South Africa is exporting transgenic maize to Zimbabwe without the required approval, and continues exporting to Mexico thus contaminating both the region and the origin source.

Johannesburg, Harare, Mexico City, April 15, 2013

Wednesday 17 April 2013

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Date: 15 April 2013.

Type of document: Press release.

Countries: Mexico, South Africa, Kenya, Zimbabwe.

Theme: Transgenic corn, Genetically Modified Organisms (GMO).

Keywords: Genetically Modified Organism (GMO), transgenic maize, African organizations (Mexico, South Africa, Kenya, Zimbabwe).

The ACB is deeply concerned by the news spread that South African authorities dealing with transgenic goods allowed the export of almost 25 thousand tons of transgenic maize to Zimbabwe. This is the first time that South African transgenic maize has been commercially exported to the neighboring country in the north in Limpopo, and this is added to the growing list of African countries that have received wholesale shipments of genetically modified organism of life grains from South Africa, including Swaziland, Mozambique, Kenya and Somalia.

According to the speaker of the group FoodMattersZimbabwe “Zimbabweans believe that maize will be imported from Zambia and they are annoyed with the news that the transgenic maize is coming from South Africa. The Zimbabwe government is promoting at present the use of OPV seed varieties to strengthen the self-sufficiency of its producers. Import of transgenic maize represents a serious risk of contamination of our varieties, we should mill prior to the entry in the country of all the transgenic maize."

Nevertheless, there is a shadow lingering over the legality of the shipment and if South African official have in fact received a written and explicit approval from the Zimbabwe government for importing this maize, according to Andrew Mushita from CTDT that has acted as a link with the official from Zimbabwe. "The official stand of the Zimbabwe government is that they are not importing transgenic maize from South Africa. Nevertheless they have opened the import of non-transgenic maize from that country. To ensure that they are not receiving transgenic maize the government has taken necessary steps to obtain evidence at the facilities in the entry port border and to return to South Africa any shipment proving positive to transgenic maize.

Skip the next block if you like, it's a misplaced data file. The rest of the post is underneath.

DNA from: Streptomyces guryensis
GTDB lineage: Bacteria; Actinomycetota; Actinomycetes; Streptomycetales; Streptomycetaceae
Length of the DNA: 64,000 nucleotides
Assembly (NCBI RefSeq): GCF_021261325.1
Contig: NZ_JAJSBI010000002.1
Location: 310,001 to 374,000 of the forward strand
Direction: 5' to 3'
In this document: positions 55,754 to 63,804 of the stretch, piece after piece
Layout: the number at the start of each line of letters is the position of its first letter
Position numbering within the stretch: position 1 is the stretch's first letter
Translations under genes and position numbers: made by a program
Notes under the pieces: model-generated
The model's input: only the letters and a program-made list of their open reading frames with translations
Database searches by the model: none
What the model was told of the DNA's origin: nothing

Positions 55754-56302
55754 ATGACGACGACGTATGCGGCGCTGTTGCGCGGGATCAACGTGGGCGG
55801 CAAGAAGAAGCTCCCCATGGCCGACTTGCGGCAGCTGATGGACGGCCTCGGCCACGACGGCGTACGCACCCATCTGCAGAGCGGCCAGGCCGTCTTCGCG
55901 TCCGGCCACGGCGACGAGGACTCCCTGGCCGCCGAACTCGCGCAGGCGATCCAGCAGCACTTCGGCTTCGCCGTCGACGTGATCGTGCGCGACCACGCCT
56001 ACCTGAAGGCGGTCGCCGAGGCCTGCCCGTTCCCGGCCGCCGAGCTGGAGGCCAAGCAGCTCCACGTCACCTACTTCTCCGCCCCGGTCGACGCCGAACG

In a similar worrying development an amount of 150 thousand tons of transgenic maize has been approved for export to Mexico, the center of origin of this vital grain. Around 2 million tons of transgenic maize has been already exported from South Africa to Mexico in the last two years. Mexico is the global repository of the genetic diversity of maize, next to the main three food items. With South African exports and the acceptance from Mexico, both governments are contaminating the maize used by peasants in its center of origin, thus threatening biodiversity and sovereignty of all countries.

Maize is part of the main Mexican diet and culture and peasant leaders have started a hunger strike during January this year to protest for the plans to crop transgenic maize in the country. In fact, there is a wide opposition to transgenic articles in Mexico, with scientists, producers, consumers, students, environmental organizations and others protesting against transgenic maize. The Special Rapporteur for the right to food, Olivier de Schutter , after his visit to Mexico in 2011recommended the immediate return of the moratorium established in 1999 against transgenic maize.

What makes this export of transgenic products even more unacceptable is that at least 150 thousand tons of non transgenic maize produced by Mexican producers were under storage for at least three months and still are to be sold, but companies prefer to import transgenic varieties from South Africa paying no attention to the associated cost, both environmental and of transportation.

"Mexico does not need to import maize for its population, since the production is not only sufficient but also surpass the human consumption needs. These imports are to be used for animal feed in the industrial production, which is controlled by multinational companies. Maize marketed from both extremes is only good to cover the needs and greed of corporations”, expressed Silvia Ribeiro from Grupo ETC in Mexico.

"This is yet another depressing evidence of the fact that the main aim of our feeding system is not to provide proper, accessible and nutritive food items for all South African but rather to guarantee profitability of some of the largest agro-business corporations in the world”, said Mariam Mayet , Director of ACB.

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